age and happiness

Imagine a bunch of 35 year olds and a bunch of 85 year olds.  Which is happier? The 35-year-olds, right? That’s what each group answers.  But ask each to assess its own well-being and the older people come out ahead. This fact surprises (even me! even though I’ve written about it a lot!) because we’re so deeply conditioned to envision life after youth as decline.  Yet it turns out that “Although as people move towards old age they lose things they treasure—vitality, mental sharpness and looks—they also gain what people spend their lives pursuing: happiness.”

Who’s going to support Granny when she can’t support herself?”

“Women: can’t live with ‘em, can’t kill ‘em.” Men too:  “Can’t live with ‘em, can’t shoot ‘em.” Same goes for old people, as Susan Jacoby writes in her jeremiad about old age in America, Never Say Die:  “If we are not going to kill Granny, we are going to have to support Granny.”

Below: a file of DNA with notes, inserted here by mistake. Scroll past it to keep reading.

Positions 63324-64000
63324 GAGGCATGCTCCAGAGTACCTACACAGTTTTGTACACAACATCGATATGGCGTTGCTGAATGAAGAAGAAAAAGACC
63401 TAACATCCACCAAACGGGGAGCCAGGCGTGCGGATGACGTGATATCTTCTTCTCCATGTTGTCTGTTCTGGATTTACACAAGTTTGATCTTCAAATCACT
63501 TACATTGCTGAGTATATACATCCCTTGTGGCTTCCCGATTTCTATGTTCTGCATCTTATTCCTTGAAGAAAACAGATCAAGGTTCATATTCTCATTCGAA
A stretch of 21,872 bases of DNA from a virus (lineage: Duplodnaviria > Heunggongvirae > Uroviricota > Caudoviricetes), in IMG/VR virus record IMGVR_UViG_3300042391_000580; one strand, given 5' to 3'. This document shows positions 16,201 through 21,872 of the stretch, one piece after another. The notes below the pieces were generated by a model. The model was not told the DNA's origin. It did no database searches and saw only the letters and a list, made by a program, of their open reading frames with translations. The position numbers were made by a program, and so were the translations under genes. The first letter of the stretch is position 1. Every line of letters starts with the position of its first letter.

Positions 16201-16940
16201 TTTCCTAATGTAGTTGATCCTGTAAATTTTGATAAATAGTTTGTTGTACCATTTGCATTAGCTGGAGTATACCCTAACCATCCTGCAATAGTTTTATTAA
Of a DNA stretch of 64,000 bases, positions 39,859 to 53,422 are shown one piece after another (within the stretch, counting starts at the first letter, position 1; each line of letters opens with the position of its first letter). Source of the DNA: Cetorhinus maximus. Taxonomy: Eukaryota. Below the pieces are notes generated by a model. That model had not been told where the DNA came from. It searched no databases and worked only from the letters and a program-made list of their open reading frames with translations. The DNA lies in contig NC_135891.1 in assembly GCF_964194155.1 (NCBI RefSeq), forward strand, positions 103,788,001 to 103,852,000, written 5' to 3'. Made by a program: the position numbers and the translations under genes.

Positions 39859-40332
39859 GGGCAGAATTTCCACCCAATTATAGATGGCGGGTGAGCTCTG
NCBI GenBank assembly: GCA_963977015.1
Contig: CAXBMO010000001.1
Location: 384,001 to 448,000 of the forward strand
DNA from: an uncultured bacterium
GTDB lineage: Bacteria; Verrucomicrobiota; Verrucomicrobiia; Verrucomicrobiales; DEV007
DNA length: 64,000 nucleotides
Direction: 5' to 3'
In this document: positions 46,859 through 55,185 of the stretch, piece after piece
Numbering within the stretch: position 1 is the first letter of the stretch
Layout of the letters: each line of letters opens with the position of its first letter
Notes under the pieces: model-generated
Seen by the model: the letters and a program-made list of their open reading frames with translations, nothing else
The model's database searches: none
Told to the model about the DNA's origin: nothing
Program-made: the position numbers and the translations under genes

The 65+ worker: healthy, wealthy, and not paid a lot

Yay for the Center for Retirement Research, which is doing its part to rectify the dearth of research on workers age 65 and up.  Dubbing their subjects “the elderly,” a paper by economists Steven Haider and David Loughran titled “Elderly Labor Supply: Work or Play?” looks at who in this group works, at what, and why they stop. Here are some of their findings, some predictable and some considerably less so: